I haven't taken STEP but I've been told that if they give me the standard offer instead of an offer based on my first year uni grades I can simply take the exam. I didn't get an A* at A2 Further Maths (simply didn't revise even a fraction of the amount at AS) but I feel that I could make the STEP requirements with hard work
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    (Original post by SolitaryRS)
    I see what you're saying. Sorry, I'm wasn't trying to say that the maths course at Manchester is not good but that I want to push myself academically as much as I can. I'm paying £9K each year independent of the institution so why not go to the hardest place I think I can manage. That way I get to also move out ect

    I haven't taken STEP but I've been told that if they give me the standard offer instead of an offer based on my first year uni grades I can simply take the exam. I didn't get an A* at A2 Further Maths (simply didn't revise even a fraction of the amount at AS) but I feel that I could make the STEP requirements with hard work
    Is this a conversation you have had with Warwick? I don't think they will be happy with no A* in FM, but you will obviously want to hear this from them.
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    (Original post by Supersaps)
    I would say go for it if you can. A year is not a long time in the grand scheme of things.

    Even though the Warwick course will probably be harder (The maths department has an excellent reputation), you will have had a year of uni level maths to get you ahead of the pack.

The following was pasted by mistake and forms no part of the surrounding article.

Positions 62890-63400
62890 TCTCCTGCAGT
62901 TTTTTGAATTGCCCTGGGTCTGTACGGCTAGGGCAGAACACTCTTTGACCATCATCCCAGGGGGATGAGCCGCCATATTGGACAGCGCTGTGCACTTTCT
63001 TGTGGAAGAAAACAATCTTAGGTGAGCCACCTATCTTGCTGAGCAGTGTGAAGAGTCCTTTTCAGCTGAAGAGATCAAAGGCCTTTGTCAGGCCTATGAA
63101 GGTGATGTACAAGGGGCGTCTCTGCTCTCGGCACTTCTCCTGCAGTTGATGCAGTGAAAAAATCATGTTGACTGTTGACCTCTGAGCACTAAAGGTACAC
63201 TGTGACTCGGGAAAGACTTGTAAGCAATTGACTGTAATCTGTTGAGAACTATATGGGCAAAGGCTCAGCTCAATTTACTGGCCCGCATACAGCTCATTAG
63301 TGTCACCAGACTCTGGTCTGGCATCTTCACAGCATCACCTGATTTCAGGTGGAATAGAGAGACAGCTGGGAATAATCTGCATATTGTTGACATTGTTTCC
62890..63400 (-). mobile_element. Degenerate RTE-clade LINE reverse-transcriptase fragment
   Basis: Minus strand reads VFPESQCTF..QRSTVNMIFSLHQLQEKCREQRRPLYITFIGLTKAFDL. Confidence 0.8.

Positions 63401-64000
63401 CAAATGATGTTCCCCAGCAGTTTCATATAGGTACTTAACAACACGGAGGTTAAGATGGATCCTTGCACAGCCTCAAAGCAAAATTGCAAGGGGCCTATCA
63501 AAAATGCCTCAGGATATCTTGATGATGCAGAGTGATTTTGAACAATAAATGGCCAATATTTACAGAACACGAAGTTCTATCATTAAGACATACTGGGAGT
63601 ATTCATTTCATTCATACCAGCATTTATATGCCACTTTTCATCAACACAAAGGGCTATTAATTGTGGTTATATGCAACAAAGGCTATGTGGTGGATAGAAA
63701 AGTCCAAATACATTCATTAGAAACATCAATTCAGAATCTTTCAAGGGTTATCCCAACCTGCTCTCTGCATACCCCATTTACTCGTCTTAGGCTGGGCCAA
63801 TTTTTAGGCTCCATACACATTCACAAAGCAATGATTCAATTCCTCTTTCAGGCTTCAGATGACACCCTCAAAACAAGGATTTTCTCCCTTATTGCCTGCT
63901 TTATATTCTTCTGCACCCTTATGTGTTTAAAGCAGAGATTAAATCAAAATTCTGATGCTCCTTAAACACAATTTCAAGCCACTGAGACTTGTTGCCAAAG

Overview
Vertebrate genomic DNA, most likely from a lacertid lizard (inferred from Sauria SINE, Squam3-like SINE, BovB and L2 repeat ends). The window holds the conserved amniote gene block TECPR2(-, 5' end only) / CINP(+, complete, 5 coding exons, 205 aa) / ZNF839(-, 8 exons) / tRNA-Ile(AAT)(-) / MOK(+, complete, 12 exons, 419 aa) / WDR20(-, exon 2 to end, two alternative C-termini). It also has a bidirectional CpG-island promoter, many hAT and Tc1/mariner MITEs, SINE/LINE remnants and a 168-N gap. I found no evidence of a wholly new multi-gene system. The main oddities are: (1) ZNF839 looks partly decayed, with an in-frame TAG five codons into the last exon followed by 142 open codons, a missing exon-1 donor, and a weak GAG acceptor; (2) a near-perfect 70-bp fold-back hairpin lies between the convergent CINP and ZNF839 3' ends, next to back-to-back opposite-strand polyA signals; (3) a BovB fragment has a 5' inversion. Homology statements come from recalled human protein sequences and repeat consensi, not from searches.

But on the other hand, I wouldn't worry if you stay at manchester. It's still a great uni and you're still doing a great degree. I'll phone Warwick admissions on Monday. I've just been hesitant to do so before I get my head straight on what I'm doing


    Best of luck with what you decide.

    SS
    Thanks. What makes you say go for it instead of staying in Manchester?

    (Original post by sweeneyrod)
    How well are you doing in the maths part of the course at Manchester? Switching from a 2:1 at Manchester to a 2:1 at Warwick is possibly somewhat pointless: there isn't that much difference in prestige between them (especially internationally, where Manchester is very well recognized). Switching from a 2:1 at Manchester to a 2:2 at Warwick (or from a 1st to a 2:1) would definitely be pointless. On the other hand, if you are on track for a 1st at Manchester, and feel you would benefit from being stretched at Warwick (but still get a 1st) then there is more reason to switch.
    I'm not sure what I'm on track for in the Maths side of my degree. The only examined papers we've done were the midterm exams for calculus and vectors, and sets, numbers and functions. I got 40/40 and 24/30 respectively. The end of semester exams were quite easy as well. I'd predict marks around the 90% region.

    (Original post by Carnationlilyrose)
    Is this a conversation you have had with Warwick? I don't think they will be happy with no A* in FM, but you will obviously want to hear this from them.